• The Holy See welcomed President Obama's new outreach to Cuba and hoped for further steps soon, perhaps to include prison visits for the wives of the Cuban Five. Better US-Cuba ties would deprive Hugo Chávez of one of his favorite screeds and could help restrain him in the region.
• The wonderful world of diplomats: In 2010, UK Prime Minister Gordon Brown raised with Secretary of State Hillary Clinton the question of visas for two wives of members of the "Cuban Five". "Brown requested that the wives (who have previously been refused visas to visit the U.S.) be granted visas so that they could visit their husbands in prison. ... Our subsequent queries to Number 10 indicate that Brown made this request as a result of a commitment that he had made to UK trade unionists, who form part of the Labour Party's core constituency. Now that the request has been made, Brown does not intend to pursue this matter further. There is no USG action required."
• UK Officials concealed from Parliament how the US was allowed to bring cluster bombs onto British soil in defiance of a treaty banning the housing of such weapons.
• A cable was sent by an official at the US Interests Section in Havana in July 2006, during the runup to the Non-Aligned Movement conference. He noted that he was actively looking for "human interest stories and other news that shatters the myth of Cuban medical prowess". [Presumably to be used to weaken support for Cuba amongst the member nations at the conference.]
• Most of the men sent to Guantánamo prison were innocent people or low-level operatives; many of the innocent individuals were sold to the US for bounty.
• DynCorp, a powerful American defense contracting firm that claims almost $2 billion per year in revenue from US tax dollars, threw a "boy-play" party for Afghan police recruits. (Yes, it's what you think.)
• Even though the Bush and Obama Administrations repeatedly maintained publicly that there was no official count of civilian casualties, the Iraq and Afghanistan War Logs showed that this claim was untrue.
• Known Egyptian torturers received training at the FBI Academy in Quantico, Virginia.
• The United States put great pressure on the Haitian government to not go ahead with various projects, with no regard for the welfare of the Haitian people. A 2005 cable stressed continued US insistence that all efforts must be made to keep former president Jean-Bertrand Aristide, whom the United States had overthrown the previous year, from returning to Haiti or influencing the political process. In 2006, Washington's target was President René Préval for his agreeing to a deal with Venezuela to join Caracas's Caribbean oil alliance, PetroCaribe, under which Haiti would buy oil from Venezuela, paying only 60 percent up front with the remainder payable over twenty-five years at 1 percent interest. And in 2009, the State Department backed American corporate opposition to an increase in the minimum wage for Haitian workers, the poorest paid in the Western Hemisphere.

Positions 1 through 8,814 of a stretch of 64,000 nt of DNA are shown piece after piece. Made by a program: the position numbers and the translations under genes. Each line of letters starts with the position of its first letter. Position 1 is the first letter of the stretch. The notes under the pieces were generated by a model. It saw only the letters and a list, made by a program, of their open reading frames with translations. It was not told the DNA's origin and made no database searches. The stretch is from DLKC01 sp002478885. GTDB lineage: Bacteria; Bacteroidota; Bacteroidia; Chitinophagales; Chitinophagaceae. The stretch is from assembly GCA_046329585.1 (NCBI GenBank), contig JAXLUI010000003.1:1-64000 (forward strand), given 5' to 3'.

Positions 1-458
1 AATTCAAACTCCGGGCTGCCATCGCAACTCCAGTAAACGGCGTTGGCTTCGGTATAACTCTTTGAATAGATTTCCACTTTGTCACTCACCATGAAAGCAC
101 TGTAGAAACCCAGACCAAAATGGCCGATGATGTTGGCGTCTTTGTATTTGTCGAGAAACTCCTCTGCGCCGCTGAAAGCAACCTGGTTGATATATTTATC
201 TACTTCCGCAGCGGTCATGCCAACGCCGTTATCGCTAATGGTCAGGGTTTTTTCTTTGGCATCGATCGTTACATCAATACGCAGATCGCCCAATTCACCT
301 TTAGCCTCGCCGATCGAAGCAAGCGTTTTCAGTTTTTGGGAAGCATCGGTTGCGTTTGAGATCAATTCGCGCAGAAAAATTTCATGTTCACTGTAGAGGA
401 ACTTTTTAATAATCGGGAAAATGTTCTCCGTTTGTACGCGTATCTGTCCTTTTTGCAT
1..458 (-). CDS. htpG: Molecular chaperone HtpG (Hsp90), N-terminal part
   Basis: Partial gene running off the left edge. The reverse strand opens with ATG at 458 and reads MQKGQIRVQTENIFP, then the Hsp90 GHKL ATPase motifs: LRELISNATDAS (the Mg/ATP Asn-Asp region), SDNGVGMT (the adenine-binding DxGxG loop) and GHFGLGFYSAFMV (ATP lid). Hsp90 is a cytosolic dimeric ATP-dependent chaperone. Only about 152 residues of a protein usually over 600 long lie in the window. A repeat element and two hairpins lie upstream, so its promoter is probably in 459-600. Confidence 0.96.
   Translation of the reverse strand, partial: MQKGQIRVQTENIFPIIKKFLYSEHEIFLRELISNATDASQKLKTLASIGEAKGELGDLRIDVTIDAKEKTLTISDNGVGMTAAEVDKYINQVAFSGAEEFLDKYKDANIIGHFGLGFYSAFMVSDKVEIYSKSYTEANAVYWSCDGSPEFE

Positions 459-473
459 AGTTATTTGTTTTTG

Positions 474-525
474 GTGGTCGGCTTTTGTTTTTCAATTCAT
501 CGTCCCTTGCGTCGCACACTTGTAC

• The United States used threats, spying, and more to try to get its way at the crucial 2009 climate conference in Copenhagen.
• Mahmoud Abbas, president of The Palestinian National Authority, and head of the Fatah movement, turned to Israel for help in attacking Hamas in Gaza in 2007.
• The British government trained a Bangladeshi paramilitary force condemned by human rights organisations as a "government death squad".
• A US military order directed American forces not to investigate cases of torture of detainees by Iraqis.
• The US was involved in the Australian government's 2006 campaign to oust Solomon Islands Prime Minister Manasseh Sogavare.
• A 2009 US cable said that police brutality in Egypt against common criminals was routine and pervasive, the police using force to extract confessions from criminals on a daily basis.
• US diplomats pressured the German government to stifle the prosecution of CIA operatives who abducted and tortured Khalid El-Masri, a German citizen. [El-Masri was kidnaped by the CIA while on vacation in Macedonia on December 31, 2003. He was flown to a torture center in Afghanistan, where he was beaten, starved, and sodomized. The US government released him on a hilltop in Albania five months later without money or the means to go home.]
• 2005 cable re "widespread severe torture" by India, the widely-renowned "world's largest democracy": The International Committee of the Red Cross reported: "The continued ill-treatment of detainees, despite longstanding ICRC-GOI [Government of India] dialogue, have led the ICRC to conclude that New Delhi condones torture." Washington was briefed on this matter by the ICRC years ago. What did the United States, one of the world's leading practitioners and teachers of torture in the past century, do about it? American leaders, including the present ones, continued to speak warmly of "the world's largest democracy"; as if torture and one of the worst rates of poverty and child malnutrition in the world do not contradict the very idea of democracy.
• The United States overturned a ban on training the Indonesian Kopassus army special forces — despite the Kopassus's long history of arbitrary detention, torture and murder — after the Indonesian President threatened to derail President Obama's trip to the country in November 2010.
• Since at least 2006 the United States has been funding political opposition groups in Syria, including a satellite TV channel that beams anti-government programming into the country.
William Blum is the author of:
• Killing Hope: US Military and CIA Interventions Since World War 2
• Rogue State: A Guide to the World's Only Superpower
• West-Bloc Dissident: A Cold War Memoir
• Freeing the World to Death: Essays on the American Empire
Portions of the books can be read, and signed copies purchased, at www.killinghope.org